When developing a story or article, writers learn to incorporate the “who,” “when,” “where” and “how.” But what often gets overlooked is the “why.” Without examining why a story takes place, or why an article would be of interest to the reader, the entire writing experience can be a fruitless exercise.
Why this character?
At a writing conference I once critiqued a manuscript featuring a character in a situation where you wouldn’t normally expect to find him. When I wondered why he was there, the author answered, “He just is.” “But how did he get there?” I asked. “One of the other characters put him there,” the author stated. “Why?” I pushed. The author didn’t have an answer.
If you arbitrarily think it would be cute to have a monkey, a doll or a policeman as your story’s protagonist, the reader’s not going to care unless it makes sense to have that character inhabit your particular plot. And if a monkey shows up where he shouldn’t be–at school, for instance–why he’s there has to be an integral part of the story. But more than that, the reader has to know why this monkey is suddenly sitting in a first grade classroom. What’s unique about the character that makes him the only monkey who could possibly appear in this book?
Why this story?
Just as important as knowing why your character inhabits your book is understanding why this character experiences the conflict or problem that fuels the plot. Your readers have to believe this protagonist would encounter these obstacles, and not be able to resolve the problem in a few lines of text. Not every child is afraid of the dark, so if your character hides under the covers when the lights are out, plant something in her personality that causes this behavior.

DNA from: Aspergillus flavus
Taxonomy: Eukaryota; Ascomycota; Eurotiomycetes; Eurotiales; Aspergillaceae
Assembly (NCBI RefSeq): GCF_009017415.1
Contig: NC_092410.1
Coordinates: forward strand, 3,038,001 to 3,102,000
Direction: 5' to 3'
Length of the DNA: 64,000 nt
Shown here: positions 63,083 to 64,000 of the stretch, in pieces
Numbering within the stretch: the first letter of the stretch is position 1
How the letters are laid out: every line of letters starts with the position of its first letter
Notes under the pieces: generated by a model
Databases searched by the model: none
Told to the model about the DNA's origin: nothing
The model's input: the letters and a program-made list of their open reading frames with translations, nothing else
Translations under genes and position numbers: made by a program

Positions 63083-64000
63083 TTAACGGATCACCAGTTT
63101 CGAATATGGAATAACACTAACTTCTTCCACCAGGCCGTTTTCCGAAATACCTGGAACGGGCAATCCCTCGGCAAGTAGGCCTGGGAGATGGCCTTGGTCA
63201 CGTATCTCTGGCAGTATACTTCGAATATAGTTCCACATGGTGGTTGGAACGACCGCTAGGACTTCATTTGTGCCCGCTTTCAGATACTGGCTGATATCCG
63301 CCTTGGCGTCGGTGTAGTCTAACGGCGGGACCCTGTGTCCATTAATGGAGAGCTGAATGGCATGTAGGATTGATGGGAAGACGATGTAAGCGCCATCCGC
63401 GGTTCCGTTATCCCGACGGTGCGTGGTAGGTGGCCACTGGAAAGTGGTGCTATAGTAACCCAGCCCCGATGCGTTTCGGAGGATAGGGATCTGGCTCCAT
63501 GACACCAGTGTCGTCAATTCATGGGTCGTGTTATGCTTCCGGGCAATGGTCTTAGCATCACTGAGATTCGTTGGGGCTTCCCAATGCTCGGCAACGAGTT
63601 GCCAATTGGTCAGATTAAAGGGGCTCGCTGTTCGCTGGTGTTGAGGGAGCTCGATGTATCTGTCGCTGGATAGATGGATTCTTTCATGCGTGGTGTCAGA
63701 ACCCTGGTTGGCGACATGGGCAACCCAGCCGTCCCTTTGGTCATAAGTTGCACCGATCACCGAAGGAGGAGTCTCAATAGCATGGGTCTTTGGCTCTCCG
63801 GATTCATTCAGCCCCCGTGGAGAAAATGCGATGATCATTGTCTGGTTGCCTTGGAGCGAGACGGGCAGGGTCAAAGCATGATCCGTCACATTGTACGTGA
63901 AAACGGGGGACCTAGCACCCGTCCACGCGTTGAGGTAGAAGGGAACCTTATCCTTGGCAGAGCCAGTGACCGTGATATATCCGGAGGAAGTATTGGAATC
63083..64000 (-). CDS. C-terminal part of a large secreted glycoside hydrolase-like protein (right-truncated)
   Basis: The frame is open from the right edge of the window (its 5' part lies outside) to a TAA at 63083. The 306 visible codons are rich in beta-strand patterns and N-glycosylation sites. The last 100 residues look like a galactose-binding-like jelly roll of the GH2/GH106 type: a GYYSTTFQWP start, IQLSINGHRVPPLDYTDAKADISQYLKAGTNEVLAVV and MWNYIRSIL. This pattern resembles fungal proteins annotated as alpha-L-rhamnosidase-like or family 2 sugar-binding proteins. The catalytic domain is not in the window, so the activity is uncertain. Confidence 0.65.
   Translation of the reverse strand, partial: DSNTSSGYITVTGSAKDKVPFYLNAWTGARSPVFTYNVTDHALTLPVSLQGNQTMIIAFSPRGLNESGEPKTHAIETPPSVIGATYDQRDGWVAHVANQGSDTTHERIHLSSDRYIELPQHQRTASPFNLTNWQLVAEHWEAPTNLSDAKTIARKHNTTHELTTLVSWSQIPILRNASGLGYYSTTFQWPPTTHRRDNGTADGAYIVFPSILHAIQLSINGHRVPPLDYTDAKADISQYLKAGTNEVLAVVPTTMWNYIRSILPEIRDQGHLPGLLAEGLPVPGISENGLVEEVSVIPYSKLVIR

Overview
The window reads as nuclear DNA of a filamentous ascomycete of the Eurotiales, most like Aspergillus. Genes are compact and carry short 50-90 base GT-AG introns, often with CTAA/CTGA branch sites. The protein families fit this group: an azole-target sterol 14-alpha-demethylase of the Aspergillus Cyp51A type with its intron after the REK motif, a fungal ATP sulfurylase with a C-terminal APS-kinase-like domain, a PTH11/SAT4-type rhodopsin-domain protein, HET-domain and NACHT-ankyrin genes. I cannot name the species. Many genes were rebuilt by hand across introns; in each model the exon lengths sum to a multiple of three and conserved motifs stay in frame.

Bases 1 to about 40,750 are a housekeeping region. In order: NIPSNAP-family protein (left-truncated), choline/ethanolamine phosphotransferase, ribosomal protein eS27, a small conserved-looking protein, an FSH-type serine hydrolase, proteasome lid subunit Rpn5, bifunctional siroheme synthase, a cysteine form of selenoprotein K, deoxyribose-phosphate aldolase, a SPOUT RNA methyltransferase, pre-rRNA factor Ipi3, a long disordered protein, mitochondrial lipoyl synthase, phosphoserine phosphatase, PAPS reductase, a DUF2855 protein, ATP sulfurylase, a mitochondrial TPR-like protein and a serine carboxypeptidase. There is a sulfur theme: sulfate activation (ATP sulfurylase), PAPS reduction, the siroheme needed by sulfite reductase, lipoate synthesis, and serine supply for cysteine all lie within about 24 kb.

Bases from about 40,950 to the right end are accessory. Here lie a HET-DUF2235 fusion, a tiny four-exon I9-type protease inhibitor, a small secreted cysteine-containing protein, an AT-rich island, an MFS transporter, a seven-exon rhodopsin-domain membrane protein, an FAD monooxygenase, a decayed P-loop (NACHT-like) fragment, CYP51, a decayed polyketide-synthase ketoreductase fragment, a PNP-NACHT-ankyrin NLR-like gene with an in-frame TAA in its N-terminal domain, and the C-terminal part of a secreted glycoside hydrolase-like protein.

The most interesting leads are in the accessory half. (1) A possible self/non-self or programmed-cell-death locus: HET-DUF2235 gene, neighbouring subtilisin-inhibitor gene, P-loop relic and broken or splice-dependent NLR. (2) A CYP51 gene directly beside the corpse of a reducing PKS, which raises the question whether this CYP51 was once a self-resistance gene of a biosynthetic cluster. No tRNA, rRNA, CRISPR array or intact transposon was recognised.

How the plot conflict is resolved also harks back to “why.” Why does your character take these particular steps instead of an easier or more obvious route to reach his goal? What fears, hang-ups or quirks does the character have to overcome to get what he wants? Would a child understand and care about these traits? Have you laid the groundwork in the beginning of the story so the reader believes the character could not possibly act any other way, thus never forcing the reader to question you in the first place?
Why this article?
Virtually any nonfiction topic can hold a child’s interest if it’s presented in the right way. But first ask yourself why you’re writing this article or book. Does it have a direct application to the experiences of your readers? Can it tie in with what they’re learning in school? Will it enrich their lives in some way? If your motivations are clear, then take a hard look at your audience. Why would kids this age be interested in this topic? How can you present the material in a way that’s entertaining as well as informative? If you find you’re working hard to shape the information to fit a specific audience or format, perhaps you need to rethink your approach. Maybe you’re trying to write too young and the subject really requires an older reader. Or perhaps you assume middle graders will be fascinated with an animal alphabet book, but after researching other ABC books on the market, you learn they’re really targeted to much younger children.
Laura Backes is the author of Best Books for Kids Who (Think They) Hate to Read from Prima/Random House. She’s also the publisher of Children’s Book Insider, the Newsletter for Children’s Writers. For more information about writing children’s books, including free articles, market tips, insider secrets and much more, visit Children’s Book Insider’s home on the web at Write4Kids.com.